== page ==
Photo by Tony Illia for ENR
Flaking antimicrobial coating, which was possibly misapplied, has required project rework and a delay.

The nation's second-tallest federal air-traffic control tower, under construction at McCarran International Airport in Las Vegas, faces at least a one-year delay after an antimicrobial coating, which may have been improperly applied, flaked off from ductwork and became airborne. Project participants are staying mum about the problem and its origin, but legal observers speculate that corrective repairs could be expensive and trigger lawsuits.

The Professional Aviation Safety Specialists, a Washington, D.C., union that represents an estimated 11,000 U.S. Federal Aviation Administration (FAA) and Defense Dept. aviation inspection, support, equipment installation and related employees, detailed the alleged mishap after members inspected the site in July.

The union notes that a spray chemical was to be applied to dry building walls, ducts and subfloors to suppress a potentially toxic black mold, called stachybotrys chartarum, inside the 352-ft-tall tower and a four-story 52,800-sq-ft base building, which are set to house terminal radar machinery, training simulators and administrative offices. Instead, the coating was placed in already lubricated flexible ducts and did not adhere properly. Flakes of the substance subsequently became airborne and circulated in rooms, reports the union.

"During my visit, the sheetrock and ceilings were being ripped up in order to access, remove and replace the air handlers and ducts," says union President and CEO Mike Perrone. "It's an extensive but required remedy needed to ensure the safety of our employees. We're planning a return visit once the work is completed."

FAA officials would not confirm the union's details, stating only that it has "identified some construction issues" with McCarran's new tower and building, says agency spokesman Allen Kenitzer, in a written statement. He says the agency is "working with the contractor" and "any outstanding issues [will be] resolved before accepting the final project."

Repairs could consist of swapping out three air-cooled chillers, 10 air-handling units and tens of thousands of pounds of ductwork. Gallagher-Kaiser Corp., the project's Troy, Mich.-based HVAC and mechanical piping subcontractor, did not return requests seeking comment.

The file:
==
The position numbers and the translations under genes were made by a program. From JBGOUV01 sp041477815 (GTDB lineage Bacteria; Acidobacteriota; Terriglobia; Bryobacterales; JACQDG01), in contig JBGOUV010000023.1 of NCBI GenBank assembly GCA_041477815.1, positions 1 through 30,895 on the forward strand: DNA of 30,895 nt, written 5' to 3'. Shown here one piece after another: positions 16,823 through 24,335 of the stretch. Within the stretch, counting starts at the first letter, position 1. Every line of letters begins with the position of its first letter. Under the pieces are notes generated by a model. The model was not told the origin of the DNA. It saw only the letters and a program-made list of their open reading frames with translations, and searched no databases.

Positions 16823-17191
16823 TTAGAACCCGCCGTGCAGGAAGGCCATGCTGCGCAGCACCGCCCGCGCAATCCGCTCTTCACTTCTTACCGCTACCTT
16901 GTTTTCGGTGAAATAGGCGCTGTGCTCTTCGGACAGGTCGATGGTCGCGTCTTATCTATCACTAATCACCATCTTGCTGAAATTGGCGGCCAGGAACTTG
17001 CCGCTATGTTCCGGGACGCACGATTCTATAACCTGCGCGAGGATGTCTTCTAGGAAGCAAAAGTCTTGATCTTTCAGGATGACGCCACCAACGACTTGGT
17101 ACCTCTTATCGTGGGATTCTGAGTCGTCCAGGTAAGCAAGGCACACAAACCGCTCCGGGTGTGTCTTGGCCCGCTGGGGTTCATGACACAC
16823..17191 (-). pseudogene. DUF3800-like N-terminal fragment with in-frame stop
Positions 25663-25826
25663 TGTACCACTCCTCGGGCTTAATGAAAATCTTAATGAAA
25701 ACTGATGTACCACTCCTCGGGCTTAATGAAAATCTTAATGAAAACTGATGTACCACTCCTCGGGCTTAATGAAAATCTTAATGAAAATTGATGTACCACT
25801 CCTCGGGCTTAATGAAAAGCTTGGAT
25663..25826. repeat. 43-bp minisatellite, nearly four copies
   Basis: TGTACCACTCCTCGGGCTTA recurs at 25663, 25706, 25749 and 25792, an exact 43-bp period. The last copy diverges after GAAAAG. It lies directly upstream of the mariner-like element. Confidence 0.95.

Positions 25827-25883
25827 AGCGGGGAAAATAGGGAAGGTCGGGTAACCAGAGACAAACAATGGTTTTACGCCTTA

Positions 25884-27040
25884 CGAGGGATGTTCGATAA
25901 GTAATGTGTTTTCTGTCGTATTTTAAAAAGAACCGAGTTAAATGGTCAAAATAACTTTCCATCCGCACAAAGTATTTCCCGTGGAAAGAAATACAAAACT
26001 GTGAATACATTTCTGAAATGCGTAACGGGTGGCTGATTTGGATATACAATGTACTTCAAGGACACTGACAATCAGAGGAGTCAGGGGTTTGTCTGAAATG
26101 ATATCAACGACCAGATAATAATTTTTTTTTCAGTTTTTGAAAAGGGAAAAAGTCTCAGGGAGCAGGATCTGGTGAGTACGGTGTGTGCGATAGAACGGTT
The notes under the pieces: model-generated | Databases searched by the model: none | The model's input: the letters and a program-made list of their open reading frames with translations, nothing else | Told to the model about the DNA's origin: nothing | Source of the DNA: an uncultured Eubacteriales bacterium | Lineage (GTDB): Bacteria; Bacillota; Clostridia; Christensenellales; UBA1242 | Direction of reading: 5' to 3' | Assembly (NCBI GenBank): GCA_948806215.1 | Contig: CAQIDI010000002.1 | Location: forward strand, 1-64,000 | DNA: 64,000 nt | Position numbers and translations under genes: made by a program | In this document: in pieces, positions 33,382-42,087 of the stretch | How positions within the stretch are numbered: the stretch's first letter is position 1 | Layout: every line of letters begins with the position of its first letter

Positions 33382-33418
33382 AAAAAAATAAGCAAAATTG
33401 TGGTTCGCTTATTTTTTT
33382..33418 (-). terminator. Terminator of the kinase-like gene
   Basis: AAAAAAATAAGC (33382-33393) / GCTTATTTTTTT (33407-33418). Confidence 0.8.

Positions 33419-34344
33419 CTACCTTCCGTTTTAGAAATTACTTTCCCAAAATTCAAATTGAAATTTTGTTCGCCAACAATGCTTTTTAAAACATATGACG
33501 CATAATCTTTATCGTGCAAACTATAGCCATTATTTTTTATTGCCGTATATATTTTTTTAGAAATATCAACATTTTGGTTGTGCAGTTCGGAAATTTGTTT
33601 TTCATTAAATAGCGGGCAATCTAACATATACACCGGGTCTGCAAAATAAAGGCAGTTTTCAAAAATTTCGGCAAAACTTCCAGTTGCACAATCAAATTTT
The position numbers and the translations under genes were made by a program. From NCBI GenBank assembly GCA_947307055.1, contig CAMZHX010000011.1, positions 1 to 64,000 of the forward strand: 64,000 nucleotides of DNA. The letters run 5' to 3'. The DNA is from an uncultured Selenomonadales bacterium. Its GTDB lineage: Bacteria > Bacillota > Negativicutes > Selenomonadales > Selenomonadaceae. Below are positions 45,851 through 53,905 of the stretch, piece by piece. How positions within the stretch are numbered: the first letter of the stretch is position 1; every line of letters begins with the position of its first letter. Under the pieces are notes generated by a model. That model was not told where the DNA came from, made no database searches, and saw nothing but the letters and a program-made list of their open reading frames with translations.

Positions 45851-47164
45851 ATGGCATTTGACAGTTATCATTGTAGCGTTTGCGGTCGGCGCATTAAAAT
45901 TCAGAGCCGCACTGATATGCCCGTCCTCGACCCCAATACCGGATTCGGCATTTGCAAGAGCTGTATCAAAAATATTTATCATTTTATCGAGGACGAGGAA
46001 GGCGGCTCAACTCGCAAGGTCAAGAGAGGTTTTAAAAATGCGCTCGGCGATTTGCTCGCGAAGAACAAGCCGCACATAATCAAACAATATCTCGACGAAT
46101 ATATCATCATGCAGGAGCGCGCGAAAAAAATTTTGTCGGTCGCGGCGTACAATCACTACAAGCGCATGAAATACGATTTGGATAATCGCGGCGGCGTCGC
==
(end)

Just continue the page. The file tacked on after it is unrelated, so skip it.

Dan Galvin, a spokesman for general contractor Archer Western Contractors, a unit of the Chicago-based Walsh Group, also declined comment. The firm was set to finish work this summer under a $43-million contract after breaking ground three years before. The project— the total price tag of which, including equipment costs, totals $99 million—also involves construction of a guard station and a 190-space parking garage. Originally scheduled for 2015, tower operations have been pushed back to late 2016 or early 2017.

Walsh has had previous issues with defective aviation work. Last year, after making $26 million in previous repairs, the contractor agreed to pay nearly half of a $21-million settlement for defective steel and welding cracks at O'Hare International Airport's Terminal 2 and Terminal 3 canopies, which extend over a roadway. The 22-level octagonal cast-in-place concrete tower and accompanying structures suffered previous construction setbacks when Congress failed to pass FAA funding legislation in 2011.

Designed by WHPacific Inc., the Las Vegas tower is topped by a two-level, 850-sq-ft controller work area, or cab, with 14-ft-tall angled windows for better visibility. By comparison, McCarran's existing 30-year-old tower is about half the height, with a 62% smaller cab. The airport, the ninth busiest in the U.S., is expected to serve about 700,000 flights annually by 2020.

One legal expert notes the potential fallout. "Nonconforming contract work may require repairs or forfeiture of a multimillion-dollar performance bond, and liquidated damages may be applicable for late completion or delays that can also run into the millions," says Las Vegas construction attorney Jori Spangler, who is not involved with the project. "Oftentimes, the argument over who assumes responsibility for cost overruns, delays and damages leads to litigation."